Archive

Persia peeks out

Nations delineated on a world map have an attractive but misleading simplicity: marked out with a single name and a single colour, we tend to ascribe one-word attributes to them as well. But one doesn’t have to look hard to

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Looking for less than zero

With sustainability rapidly emerging as a typical design criterion for higher-end buildings, third-party “green building” certifications like LEED (Leadership in Energy and Environmental Design) have become familiar terms even to non-architects. New or renovated buildings may be LEED certified at

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Teaching electric eagles to soar

Ever since the mythical Icarus and his father Daedelus attempted to fly by affixing bird feathers to their arms with wax, humankind has systematically used nature as a model in its quest for the secret of flight — an approach

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Recent best: Sonia Katyal

Sonia Katyal is a professor of intellectual property and civil rights law at Fordham Law School in New York City. She is the co-author of Property Outlaws: How Squatters, Pirates, and Protesters Improve the Law of Ownership (Feb 2010, Yale

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Midlake’s new nineteenth century

Guest post by Luke Grundy In 1999, a group of jazz students at North Texas University played Led Zeppelin and funk jams under the alias “The Cornbred All-Stars”. Now, eleven years after these first musical forays, Midlake, as they have

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Natural life as parade, x-ray, fossil

“A nature documentary filmed with an x-ray camera” might, as a description, conjure a fairly accurate mental image of Ladislao Kelity’s drawings. But while in many of his works the skeletons of animals can indeed be clearly seen through their

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Objective, verifiable lies – and why we need them

Like active duty soldiering, accounting is one of those peculiar occupations which is made up of long stretches of humdrum activity — at least this is how it appears to outsiders — punctuated by unpredictable moments of turmoil and fear.

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From paper flowers to platonic kisses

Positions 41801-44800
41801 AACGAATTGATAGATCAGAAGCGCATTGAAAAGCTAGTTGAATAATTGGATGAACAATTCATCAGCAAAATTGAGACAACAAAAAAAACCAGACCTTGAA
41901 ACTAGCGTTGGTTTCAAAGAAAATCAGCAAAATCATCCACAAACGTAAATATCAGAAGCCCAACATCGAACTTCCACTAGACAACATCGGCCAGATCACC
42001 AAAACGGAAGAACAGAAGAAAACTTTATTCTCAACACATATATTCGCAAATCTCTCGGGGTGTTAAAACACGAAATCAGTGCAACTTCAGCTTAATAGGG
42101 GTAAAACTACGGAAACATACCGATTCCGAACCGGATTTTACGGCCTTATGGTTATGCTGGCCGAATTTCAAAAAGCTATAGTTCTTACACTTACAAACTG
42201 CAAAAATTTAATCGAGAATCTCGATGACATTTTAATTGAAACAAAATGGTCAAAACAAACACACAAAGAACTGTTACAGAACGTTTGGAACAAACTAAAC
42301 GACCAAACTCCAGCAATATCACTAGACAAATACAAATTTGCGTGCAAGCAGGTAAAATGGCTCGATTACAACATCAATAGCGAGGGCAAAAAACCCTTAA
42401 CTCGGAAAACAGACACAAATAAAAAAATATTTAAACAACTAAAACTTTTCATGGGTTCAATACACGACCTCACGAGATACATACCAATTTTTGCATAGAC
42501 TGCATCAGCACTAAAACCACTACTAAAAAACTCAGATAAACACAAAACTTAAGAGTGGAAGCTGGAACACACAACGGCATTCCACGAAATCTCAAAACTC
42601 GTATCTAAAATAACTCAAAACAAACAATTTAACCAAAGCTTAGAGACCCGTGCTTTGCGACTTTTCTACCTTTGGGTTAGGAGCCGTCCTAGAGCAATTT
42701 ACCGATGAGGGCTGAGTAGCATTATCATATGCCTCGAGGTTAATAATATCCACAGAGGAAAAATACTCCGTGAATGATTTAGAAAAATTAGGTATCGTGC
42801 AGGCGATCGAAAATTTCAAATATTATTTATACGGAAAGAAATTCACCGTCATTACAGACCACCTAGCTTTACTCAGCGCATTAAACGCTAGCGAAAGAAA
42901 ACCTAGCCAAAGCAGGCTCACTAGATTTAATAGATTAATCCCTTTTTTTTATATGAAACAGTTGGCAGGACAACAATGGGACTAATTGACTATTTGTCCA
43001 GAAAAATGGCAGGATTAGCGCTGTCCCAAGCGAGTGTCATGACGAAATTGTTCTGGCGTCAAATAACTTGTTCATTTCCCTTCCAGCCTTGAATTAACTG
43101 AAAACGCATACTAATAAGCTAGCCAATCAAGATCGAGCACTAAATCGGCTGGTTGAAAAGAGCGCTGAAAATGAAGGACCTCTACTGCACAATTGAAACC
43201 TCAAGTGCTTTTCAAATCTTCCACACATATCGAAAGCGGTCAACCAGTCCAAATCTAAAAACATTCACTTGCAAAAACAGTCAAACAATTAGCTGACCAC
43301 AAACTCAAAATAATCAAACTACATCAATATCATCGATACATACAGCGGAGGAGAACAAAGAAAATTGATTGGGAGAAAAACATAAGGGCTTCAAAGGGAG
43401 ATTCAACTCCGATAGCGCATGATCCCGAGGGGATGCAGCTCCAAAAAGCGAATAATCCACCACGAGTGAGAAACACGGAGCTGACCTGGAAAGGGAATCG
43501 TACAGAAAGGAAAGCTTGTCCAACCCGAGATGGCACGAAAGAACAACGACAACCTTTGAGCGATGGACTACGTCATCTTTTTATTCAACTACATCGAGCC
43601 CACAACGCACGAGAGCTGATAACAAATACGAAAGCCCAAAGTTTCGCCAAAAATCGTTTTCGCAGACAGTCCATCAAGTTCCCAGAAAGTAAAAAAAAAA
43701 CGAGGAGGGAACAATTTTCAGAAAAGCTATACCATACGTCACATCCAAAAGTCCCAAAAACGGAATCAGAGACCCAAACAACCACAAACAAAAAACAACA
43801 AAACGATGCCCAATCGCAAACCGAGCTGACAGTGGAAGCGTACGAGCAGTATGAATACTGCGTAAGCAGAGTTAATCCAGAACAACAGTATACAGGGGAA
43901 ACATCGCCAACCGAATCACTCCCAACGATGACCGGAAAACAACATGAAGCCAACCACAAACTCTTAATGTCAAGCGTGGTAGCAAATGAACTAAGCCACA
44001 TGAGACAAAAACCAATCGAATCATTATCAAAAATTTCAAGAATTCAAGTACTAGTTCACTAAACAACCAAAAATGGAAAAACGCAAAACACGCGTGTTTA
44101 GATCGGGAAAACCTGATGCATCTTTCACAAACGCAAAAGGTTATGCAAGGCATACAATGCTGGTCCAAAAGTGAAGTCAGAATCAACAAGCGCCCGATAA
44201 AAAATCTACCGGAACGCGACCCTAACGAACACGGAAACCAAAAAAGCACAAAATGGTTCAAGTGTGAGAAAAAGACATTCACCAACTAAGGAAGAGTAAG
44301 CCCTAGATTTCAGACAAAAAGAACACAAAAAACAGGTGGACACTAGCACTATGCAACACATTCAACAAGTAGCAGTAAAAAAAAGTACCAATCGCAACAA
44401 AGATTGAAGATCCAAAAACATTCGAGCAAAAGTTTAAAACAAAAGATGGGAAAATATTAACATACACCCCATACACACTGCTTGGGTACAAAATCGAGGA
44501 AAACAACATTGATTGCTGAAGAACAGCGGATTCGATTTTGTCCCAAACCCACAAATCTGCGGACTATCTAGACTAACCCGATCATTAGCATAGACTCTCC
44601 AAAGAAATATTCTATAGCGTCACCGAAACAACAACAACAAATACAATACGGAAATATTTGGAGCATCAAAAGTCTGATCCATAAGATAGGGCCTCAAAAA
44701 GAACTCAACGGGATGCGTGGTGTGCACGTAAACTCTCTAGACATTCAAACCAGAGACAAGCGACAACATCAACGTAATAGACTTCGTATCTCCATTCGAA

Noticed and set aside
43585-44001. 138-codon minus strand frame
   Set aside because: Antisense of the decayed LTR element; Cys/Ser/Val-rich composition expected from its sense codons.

Having graduated with an electrical engineering degree, Suhasini Paul decided that toys were her real future — and, after a 2005 post-grad at the National Institute of Design in Ahmedabad, India, she began designing them with abandon. Her toys are

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Too much evidence, too little judgment?

When confronted with the complexity and ambiguity of disease or even of every-day sickness, each of us as patients could hardly be blamed for taking comfort in an approach to medicine that is advertised as scientific, rational, and founded on

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More than intellectual eye-candy

A recent trend in publication design is the filling of surplus page space with boxes containing over-sized numerals which are in turn followed by text in a smaller font, the pair in combination relating a statistical fact of potential interest

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Lots of sex please, we’re apes

Guest post by Zach Kuehner It is no secret. Countless marriages end in divorce. Some statistics estimate that more than half of all marriages eventually fail. It is clear that something is wrong, but every day, starry-eyed sweethearts rush down

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The shining white reef of Shenzhen

Like Chicago after the Great Fire of 1871, China’s rapid economic development and associated cultural aspirations have enabled it to serve as a kind of blank slate for some of the most vibrant and radical architecture being built in the

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